Wednesday, December 09, 2020

Aeronca 7AC, N82787: Accident occurred November 03, 2020 at Elyria Airport (1G1), Lorain County, Ohio

Federal Aviation Administration / Flight Standards District Office; Cleveland, Ohio

Aircraft was being hand-propped and cleared chocks and went into a barrier.

Date: 03-NOV-20
Time: 19:00:00Z
Regis#: N82787
Aircraft Make: AERONCA
Aircraft Model: 7AC
Event Type: ACCIDENT
Highest Injury: MINOR
Aircraft Missing: No
Activity: PERSONAL
Flight Phase: STANDING (STD)
Operation: 91
State: OHIO

ELYRIA, Ohio — A man was taken to the hospital Tuesday evening after his own airplane knocked him to the ground in a mishap at the Elyria Airport on Middle Avenue.

The pilot, who has not been named, but is identified in a Lorain County Sheriff's Office news release as a 57-year-old LaGrange man, was fueling the two-seat plane about 5:14 p.m. with chocks under the wheels to keep it in place, said Lorain County Sheriff’s Capt. Daniel Ashdown. No one was in the cockpit.

The aircraft was of the hand-start or “prop-start” variety, requiring the pilot to manually force the propeller to start spinning.

“You physically have to pull the propeller to start it,” Ashdown said. “… When he went to prop-start the plane, it jumped the chocks, striking him, which caused injury.”

Ashdown was not at the airport when the incident happened, but he said it appears the pilot was knocked down by the plane itself and not struck by the propeller.

After it struck the pilot, the aircraft continued moving with no one inside and collided with the fuel tank. There was no fuel spillage from the tank and the plane was stopped by the collision, damaging the right wing.

“It was lucky that the wing actually caught the tank to stop the plane from moving, because who knows how long it would have taxied,” Ashdown said.

A responding deputy was not able to talk to the man before he was transported to University Hospitals-Elyria Medical Center for medical treatment, so the Sheriff’s Office intends to follow up with him.

Because the airplane was not in flight when the mishap happened, the Sheriff's Office classified it as an “incident,” meaning the agency’s report will be forwarded to the National Transportation Safety Board for review and the Federal Aviation Administration for informational purposes, Ashdown said.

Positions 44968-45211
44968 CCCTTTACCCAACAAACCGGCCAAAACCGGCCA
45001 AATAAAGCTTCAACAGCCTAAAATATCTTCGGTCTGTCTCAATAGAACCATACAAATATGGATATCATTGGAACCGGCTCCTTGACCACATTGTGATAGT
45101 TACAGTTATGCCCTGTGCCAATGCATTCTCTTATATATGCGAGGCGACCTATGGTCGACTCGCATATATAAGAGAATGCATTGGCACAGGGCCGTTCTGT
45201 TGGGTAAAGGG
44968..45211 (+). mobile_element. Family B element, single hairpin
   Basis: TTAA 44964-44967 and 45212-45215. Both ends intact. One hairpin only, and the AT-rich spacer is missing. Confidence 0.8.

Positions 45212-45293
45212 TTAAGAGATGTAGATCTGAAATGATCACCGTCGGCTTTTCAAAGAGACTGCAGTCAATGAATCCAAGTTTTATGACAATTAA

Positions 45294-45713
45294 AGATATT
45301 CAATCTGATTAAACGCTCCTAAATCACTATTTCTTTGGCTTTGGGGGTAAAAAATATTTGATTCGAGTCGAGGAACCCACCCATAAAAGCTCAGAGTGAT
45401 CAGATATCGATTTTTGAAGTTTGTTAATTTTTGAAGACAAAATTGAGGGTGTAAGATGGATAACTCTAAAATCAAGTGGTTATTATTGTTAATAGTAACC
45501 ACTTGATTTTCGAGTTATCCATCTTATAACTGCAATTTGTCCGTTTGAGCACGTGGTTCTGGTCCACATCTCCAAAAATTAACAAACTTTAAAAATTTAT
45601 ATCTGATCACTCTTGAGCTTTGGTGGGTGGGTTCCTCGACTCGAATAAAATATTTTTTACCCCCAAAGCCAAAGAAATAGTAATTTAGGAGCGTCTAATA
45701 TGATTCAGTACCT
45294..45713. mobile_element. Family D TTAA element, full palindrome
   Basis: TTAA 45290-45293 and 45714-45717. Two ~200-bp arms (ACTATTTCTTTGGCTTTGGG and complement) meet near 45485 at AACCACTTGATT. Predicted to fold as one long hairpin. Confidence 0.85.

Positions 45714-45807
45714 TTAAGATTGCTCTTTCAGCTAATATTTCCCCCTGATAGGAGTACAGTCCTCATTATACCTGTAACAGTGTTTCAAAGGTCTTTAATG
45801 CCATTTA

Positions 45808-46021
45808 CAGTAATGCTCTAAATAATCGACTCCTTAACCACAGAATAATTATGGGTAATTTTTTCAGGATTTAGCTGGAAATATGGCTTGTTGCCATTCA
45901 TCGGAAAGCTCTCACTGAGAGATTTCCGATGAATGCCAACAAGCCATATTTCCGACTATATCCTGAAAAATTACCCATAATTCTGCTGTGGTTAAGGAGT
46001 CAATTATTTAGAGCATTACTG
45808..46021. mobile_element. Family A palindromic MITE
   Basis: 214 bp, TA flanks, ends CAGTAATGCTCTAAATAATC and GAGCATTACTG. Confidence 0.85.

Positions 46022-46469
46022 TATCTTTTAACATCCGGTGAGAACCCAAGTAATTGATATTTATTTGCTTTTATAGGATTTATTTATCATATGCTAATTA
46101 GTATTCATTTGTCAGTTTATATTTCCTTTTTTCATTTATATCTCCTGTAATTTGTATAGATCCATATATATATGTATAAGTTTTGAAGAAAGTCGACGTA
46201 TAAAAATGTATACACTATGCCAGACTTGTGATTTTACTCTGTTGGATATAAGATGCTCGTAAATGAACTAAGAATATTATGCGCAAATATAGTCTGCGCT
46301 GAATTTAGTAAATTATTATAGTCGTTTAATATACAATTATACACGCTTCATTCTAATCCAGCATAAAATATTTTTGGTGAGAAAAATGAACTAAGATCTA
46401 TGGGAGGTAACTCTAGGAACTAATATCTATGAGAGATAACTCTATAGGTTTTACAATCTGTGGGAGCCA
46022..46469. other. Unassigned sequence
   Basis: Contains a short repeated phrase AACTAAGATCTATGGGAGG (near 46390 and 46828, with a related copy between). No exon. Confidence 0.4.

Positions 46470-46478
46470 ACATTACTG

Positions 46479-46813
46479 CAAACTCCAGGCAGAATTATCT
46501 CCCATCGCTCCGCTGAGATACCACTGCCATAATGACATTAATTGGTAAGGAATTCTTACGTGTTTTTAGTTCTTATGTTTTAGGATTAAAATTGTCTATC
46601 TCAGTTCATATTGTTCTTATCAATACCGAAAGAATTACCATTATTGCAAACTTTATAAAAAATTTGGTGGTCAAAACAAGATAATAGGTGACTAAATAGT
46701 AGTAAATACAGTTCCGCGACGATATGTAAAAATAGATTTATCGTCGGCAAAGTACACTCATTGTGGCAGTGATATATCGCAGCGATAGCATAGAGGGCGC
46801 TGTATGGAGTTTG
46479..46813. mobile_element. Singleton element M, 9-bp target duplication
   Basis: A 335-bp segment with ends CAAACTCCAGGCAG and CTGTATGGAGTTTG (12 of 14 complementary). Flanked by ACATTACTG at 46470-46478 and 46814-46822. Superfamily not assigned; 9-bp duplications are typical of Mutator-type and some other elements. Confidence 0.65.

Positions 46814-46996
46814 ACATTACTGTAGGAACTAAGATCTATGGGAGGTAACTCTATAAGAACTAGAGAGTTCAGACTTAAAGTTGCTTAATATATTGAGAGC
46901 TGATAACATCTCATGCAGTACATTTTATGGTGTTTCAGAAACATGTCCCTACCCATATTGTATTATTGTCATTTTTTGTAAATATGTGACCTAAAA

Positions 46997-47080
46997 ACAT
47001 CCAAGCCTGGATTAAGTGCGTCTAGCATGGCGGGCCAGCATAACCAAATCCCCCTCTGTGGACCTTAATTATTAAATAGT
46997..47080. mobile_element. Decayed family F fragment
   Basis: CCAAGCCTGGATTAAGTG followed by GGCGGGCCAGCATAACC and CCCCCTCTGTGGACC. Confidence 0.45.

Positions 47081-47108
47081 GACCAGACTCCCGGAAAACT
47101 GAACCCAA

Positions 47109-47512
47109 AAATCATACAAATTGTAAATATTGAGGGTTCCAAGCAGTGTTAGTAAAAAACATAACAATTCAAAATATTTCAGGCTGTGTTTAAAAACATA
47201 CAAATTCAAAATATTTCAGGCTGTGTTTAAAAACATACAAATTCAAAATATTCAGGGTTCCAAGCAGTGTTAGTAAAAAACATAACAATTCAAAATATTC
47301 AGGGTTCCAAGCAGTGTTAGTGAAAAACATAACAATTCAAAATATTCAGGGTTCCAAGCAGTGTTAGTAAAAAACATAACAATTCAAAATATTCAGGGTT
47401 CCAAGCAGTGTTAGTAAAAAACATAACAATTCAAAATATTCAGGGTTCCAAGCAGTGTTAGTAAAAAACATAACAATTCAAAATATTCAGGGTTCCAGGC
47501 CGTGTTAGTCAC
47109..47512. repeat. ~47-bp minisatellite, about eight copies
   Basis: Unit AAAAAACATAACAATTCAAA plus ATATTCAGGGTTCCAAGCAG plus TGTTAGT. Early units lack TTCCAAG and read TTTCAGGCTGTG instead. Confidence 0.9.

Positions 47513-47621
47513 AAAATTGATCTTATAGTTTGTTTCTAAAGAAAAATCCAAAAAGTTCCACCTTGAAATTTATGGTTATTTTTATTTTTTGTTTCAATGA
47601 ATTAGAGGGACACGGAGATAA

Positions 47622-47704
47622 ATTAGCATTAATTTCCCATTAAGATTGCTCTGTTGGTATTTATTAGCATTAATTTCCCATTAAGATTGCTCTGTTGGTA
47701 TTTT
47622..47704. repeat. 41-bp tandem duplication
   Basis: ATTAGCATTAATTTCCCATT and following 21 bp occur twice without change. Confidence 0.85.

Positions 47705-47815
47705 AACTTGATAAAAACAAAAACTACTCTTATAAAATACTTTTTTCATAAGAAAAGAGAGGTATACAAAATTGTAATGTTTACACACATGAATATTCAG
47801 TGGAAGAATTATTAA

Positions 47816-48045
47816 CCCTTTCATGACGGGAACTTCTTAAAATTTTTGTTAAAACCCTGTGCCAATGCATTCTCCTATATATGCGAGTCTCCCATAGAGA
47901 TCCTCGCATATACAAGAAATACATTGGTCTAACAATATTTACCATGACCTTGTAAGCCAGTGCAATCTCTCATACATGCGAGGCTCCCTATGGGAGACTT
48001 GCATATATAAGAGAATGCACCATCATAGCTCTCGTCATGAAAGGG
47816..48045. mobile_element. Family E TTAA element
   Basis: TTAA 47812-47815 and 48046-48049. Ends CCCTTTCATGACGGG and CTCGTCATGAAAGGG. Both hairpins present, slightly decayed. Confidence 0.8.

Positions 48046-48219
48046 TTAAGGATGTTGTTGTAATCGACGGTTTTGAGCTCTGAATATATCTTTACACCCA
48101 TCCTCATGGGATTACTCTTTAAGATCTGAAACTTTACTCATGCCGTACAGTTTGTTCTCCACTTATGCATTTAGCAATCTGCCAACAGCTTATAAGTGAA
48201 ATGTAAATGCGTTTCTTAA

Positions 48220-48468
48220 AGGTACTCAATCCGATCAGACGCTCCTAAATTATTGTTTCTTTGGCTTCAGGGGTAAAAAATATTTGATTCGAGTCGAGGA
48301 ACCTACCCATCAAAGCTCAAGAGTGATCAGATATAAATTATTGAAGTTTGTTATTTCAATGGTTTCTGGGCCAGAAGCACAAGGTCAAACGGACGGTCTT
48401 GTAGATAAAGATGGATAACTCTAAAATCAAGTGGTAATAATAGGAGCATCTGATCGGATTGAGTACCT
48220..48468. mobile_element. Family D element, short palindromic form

1. Airports are lonely places these days.
    I soloed with many early flights in N85510. in the days of old there was always someone to pull the prop thru for you...
    one PIC's experience.
    "There is no regulation banning handpropping an airplane by yourself. Nor would it be considered careless and reckless because a pilot's certificate is not required to do it.
    I used to own an Aeronca Champ that I used to start by myself and it was perfectly safe. My procedure was as follows:
    Airplane remains tied down.
    Fuel valve is turned to the OFF position.
    A Bungee cord is used to restrain the throttle in the closed position.
    After the engine is stabilized in idle, I untie the airplane.
    I crawl into the airplane, stomp on the brakes and pull the chocks using cords leading into the cockpit.
    Turn fuel valve on, and release bungee restraining the throttle.
    It works great, a no-sweat method." s/n Barry

    1. how do u start engine with fuel valve off
      unless u r quick enough to get to copit before carb float bowl empties?

    2. What was the weather that day? How about movement on Flight Aware.? It could show actual location, path and ground speed necessary to jump chocks and run over the starter.

    3. True, tailwind could have contributed to accident.

    4. Definitely caused by a tailwind, or at least attributed to the possible cause of the incident.

  2. A65 will idle 45 seconds with the fuel valve closed.

  3. I had a j3 cub and always chocked it to prop it. One day I was about to go flying and was ready to prop it, when a guy came running from one the hangers waving at me. His name was Eddie Kane, a seasonal crop duster, who also did some charter flying in a DC-3. He was very polite and said that he didn't mean to be intruding, but what I was doing is extremely dangerous! He first told me to always tie the tail and chock it. Then, he went on to show me how to prop it from behind the propeller. Chocking and tail tying is not necessary when propping from behind. You are close enough to reach right in and control the throttle and you have the strut behind you for resistance should the plane start to roll. From that day on, I always propped the cub from behind the prop. Eddie just might have kept me from getting killed!! I'll always be grateful for his advice that day. It was in the summer of 1965 and I was 17 years old.


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